If Amb. Rice is choking on a gnat—the invitation to Netanyahu, its timing, its location, its appearance of partisanship—then what is the camel we are supposed to swallow? Let’s try this:
President Obama and Secretary Kerry are about to conclude an agreement with Iran’s mullahs to that will not allow them to develop a nuclear weapon now but will allow them to “phase out” strict limits on their nuclear program. This plan, if inked, and if ratified by the Senate, would permit Iran to move toward a nuclear weapon in the “out years” of the ten-year agreement.
Messers Obama and Kerry are working with an Iranian leadership that seized our embassy in Tehran in 1979. They held our 52 embassy staff hostage for 444 days. They subjected them to beatings and to psychological torture—like frequent mock executions before firing squads. The mullahs hold our embassy property—sovereign U.S. territory under international law—to this day. Messers Obama and Kerry want us to trust the mullahs who murdered 241 U.S. Marines and Navy corpsmen as they slept in their Beirut barracks in 1983. They want us to rely on the good words of mullahs who have equipped Hezbollah in Southern Lebanon with 50,000 missiles to fire at Israel. Our crack negotiators want us to wave away the regular “Death to America” rallies ginned up by the muillahs in Tehran. Their agent, Hezbollah chief Hasan Nasrallah, welcomes the exodus of European Jews arriving in Israel because, as he says, “it will save us the trouble of hunting them down.”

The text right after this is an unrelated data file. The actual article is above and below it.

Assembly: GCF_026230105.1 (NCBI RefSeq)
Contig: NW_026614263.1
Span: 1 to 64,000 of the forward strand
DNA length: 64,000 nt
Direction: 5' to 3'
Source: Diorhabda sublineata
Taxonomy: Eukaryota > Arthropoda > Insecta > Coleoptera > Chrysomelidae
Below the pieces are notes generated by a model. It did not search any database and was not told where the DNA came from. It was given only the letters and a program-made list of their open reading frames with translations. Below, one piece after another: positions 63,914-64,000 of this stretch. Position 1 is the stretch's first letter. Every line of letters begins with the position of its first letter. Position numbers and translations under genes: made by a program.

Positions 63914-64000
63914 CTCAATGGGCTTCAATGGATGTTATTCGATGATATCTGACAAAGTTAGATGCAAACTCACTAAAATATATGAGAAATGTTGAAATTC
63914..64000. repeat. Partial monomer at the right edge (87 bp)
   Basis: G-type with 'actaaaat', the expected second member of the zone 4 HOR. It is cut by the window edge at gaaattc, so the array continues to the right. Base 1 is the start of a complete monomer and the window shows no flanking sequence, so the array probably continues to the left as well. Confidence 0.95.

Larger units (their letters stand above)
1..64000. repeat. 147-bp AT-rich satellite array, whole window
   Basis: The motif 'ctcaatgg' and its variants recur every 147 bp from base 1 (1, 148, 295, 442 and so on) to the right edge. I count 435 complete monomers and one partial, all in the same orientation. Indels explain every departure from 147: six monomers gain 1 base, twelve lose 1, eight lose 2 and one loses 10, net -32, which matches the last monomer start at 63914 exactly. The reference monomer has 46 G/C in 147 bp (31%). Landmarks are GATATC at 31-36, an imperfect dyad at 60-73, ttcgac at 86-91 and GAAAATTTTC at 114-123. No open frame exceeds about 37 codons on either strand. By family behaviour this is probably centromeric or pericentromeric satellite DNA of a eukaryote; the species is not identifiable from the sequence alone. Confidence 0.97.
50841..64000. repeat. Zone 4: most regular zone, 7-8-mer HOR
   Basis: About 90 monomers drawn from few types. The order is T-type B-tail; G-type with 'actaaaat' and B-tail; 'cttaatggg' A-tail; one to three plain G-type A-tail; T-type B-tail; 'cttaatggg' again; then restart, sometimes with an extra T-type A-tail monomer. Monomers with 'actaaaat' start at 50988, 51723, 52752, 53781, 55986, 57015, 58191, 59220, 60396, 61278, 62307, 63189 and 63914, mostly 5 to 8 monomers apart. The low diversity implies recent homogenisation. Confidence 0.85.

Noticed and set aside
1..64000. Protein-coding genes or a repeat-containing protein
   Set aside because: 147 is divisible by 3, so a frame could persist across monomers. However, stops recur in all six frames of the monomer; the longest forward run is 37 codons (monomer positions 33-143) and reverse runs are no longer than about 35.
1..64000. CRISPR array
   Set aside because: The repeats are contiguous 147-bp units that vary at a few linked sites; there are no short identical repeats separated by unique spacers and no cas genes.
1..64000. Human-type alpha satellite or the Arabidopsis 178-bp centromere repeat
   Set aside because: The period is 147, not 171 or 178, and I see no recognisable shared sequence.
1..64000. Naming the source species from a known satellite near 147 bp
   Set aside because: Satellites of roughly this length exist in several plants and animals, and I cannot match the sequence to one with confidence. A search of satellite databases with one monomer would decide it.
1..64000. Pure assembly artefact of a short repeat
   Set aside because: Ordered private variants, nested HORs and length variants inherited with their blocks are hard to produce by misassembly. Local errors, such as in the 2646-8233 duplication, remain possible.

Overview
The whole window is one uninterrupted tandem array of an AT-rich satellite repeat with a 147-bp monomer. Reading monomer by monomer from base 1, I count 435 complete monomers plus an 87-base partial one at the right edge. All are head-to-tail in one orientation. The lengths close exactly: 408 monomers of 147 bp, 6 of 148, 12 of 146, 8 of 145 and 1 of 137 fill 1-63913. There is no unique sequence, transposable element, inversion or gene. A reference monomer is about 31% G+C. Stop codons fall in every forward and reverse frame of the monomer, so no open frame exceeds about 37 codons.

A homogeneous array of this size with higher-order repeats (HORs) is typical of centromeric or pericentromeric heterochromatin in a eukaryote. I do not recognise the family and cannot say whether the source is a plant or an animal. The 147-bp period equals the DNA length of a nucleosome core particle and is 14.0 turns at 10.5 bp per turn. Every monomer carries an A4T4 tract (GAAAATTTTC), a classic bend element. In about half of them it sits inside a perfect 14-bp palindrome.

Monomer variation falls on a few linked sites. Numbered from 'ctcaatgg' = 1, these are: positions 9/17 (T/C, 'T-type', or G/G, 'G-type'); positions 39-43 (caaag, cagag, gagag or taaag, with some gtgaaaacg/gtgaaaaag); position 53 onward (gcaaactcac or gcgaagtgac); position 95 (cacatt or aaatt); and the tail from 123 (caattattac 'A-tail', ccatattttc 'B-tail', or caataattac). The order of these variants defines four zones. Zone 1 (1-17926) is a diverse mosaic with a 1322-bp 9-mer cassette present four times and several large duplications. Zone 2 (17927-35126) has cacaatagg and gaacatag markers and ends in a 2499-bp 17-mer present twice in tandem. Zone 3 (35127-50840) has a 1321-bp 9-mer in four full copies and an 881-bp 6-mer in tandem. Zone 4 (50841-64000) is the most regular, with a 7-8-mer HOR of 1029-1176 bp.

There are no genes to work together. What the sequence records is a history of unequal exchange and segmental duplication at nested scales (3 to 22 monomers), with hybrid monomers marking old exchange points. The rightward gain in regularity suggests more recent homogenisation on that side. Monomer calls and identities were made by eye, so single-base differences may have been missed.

President Obama, Secretary Kerry, and Amb. Rice are not asking us to swallow a camel. They are asking us to swallow a herd of camels. While they fussily object to Prime Minister Netanyahu’s address to a joint session of Congress, they are lurching toward an agreement that leaves his country in mortal peril—and very possibly our own nation, too. That is what Netanyahu is likely to explain. Kerry has been wrong on every foreign policy issue of the last forty years. His presence at the negotiating table should give no one confidence.
On one point, however, I can agree with this administration. As a sign of their displeasure, the Obama administration is removing the Vice President from the evening’s proceedings during the Prime Minister’s speech. President Obama is right to pluck Joe Biden from his customary chair. Just the thought of Netanyahu’s presence in the well of the House, and Biden’s absence from the chamber, assures that the intelligence of Congress will be doubly enhanced.
President's refusal to obey 'another affront to the rule of law'
An attorney for Sheriff Joe Arpaio of Arizona’s Maricopa County is asking the judge who ordered federal bureaucrats not to implement President Obama’s amnesty-by-memo plan to order a hearing over the administration’s apparent refusal to abide by the order.
An attorney for Sheriff Joe Arpaio of Arizona’s Maricopa County is asking the judge who ordered federal bureaucrats not to implement President Obama’s amnesty-by-memo plan to order a hearing over the administration’s apparent refusal to abide by the order.